You can build a great pizza if you master three crucial elements: making the dough, creating the toppings, and baking the pizza. Stretching out pizza dough is a delicate art that rewards patience and practice. Topping a pizza is all about balancing an ideal ratio of dough to toppings that allows the pizza to cook quickly and evenly, producing a combination of crispy, chewy textures. Baking a pizza well requires the right tools: a very hot and stable oven and baking surface, a pizza peel of the right size, and a keen sense of timing. We designed our baking steel to deliver heat quickly and consistently to a pizza.
Follow these steps from start to finish to create pizza perfection.
1. Remove the pizza dough from the refrigerator. Cover it and let it warm up to room temperature for an hour. If the dough was frozen, first defrost it in the refrigerator overnight. Covering the dough keeps the surface from drying out and forming a crust.
2. While the dough is warming, set the oven temperature as high as it will go (260 °C / 500 °F is a minimum), and prepare a baking surface. In dozens of experiments involving more than 100 pizzas, we explored a wide range of materials and methods for cooking pizza at home. Our goal was to find the cooking surface that best transfers heat to raw pizza dough. Every surface will cool to some degree when the pizza goes in, but the dip in temperature should be as shallow and brief as possible. Our conclusion: a dark steel plate just ? in thick is the best option.
3. Stretch and flatten the dough on a floured work surface by using your fingers to press the middle of the dough flat, and then work the dough outward. Leave a narrow ridge along the perimeter of the dough.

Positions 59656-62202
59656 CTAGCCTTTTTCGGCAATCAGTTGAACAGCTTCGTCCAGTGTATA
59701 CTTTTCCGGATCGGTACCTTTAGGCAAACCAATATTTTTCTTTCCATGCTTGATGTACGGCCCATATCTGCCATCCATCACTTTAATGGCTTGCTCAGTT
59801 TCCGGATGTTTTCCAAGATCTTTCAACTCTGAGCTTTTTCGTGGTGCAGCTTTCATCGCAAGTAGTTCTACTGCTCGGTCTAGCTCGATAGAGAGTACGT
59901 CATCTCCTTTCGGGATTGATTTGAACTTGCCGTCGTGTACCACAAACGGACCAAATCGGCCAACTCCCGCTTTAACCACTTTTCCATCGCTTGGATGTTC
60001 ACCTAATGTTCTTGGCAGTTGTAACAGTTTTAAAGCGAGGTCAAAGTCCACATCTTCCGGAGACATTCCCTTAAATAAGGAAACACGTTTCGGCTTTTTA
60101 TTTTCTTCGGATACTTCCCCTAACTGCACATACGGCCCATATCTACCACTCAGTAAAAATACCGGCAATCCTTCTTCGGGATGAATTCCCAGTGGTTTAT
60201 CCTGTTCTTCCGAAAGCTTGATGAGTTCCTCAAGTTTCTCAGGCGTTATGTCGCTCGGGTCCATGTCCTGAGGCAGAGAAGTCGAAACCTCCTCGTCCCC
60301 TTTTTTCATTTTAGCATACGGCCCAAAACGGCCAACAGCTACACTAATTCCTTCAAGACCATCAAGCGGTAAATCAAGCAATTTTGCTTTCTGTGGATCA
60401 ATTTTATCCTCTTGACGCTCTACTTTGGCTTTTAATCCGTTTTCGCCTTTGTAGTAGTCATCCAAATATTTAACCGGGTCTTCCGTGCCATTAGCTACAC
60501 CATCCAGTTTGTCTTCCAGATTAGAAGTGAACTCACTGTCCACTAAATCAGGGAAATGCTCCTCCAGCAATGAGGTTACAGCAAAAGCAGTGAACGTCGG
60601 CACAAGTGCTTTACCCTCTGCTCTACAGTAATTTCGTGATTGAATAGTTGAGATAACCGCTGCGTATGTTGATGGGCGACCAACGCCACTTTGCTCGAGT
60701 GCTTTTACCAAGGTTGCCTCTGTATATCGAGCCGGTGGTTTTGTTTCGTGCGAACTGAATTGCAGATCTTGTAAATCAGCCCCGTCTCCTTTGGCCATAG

4. Dust a pizza peel or baking sheet with a light, even dusting of flour. Tap the side of the peel on the countertop to knock off any excess flour. If the cooked pizza crust tastes like burnt flour, the peel was overfloured. If the pizza crust sticks, you probably used too little flour.
5. Drape the dough over the back of your hand, and then rotate it slowly. The weight of the dough should gently stretch it to a circular shape and even thickness, 3035 cm / 1214 in. in diameter. Small blisters and bubbles should form in the dough. These are good!
6. Place the dough onto a pizza peel. Jerk the peel sharply back and forth; this prevents the dough from sticking to the peel.
7. Spread the sauce evenly over the dough, but leave the outermost 2.5 cm / 1 in of the perimeter dry.
8. Sprinkle grated cheese evenly over the sauce.
9. To avoid losing heat from the oven, slide the pizza from the peel onto the baking steel as quickly as possible.
10. Cook the pizza until the crust turns brown and blisters, 24 minutes. Some of the larger bubbles should look almost burnt. A well-cooked pizza has scorched blisters on the bottom of the crustalthough, pizza can also be delicious without a blistered crust. If you don’t see any blisters, your cooking surface is not hot enough. This is another reason why we recommend using our baking steel.
11. Remove the pizza from the oven by using the pizza peel or baking sheet, and slide it onto a cooling rack. This keeps the crust crisp.
12. Season the pie with fresh basil, chili flakes, salt, and olive oil. Don’t forget to season the very edge of the crust, and give it a little drizzle of oil, too. Serve the pizza immediately.
–Adapted from Modernist Cuisine at Home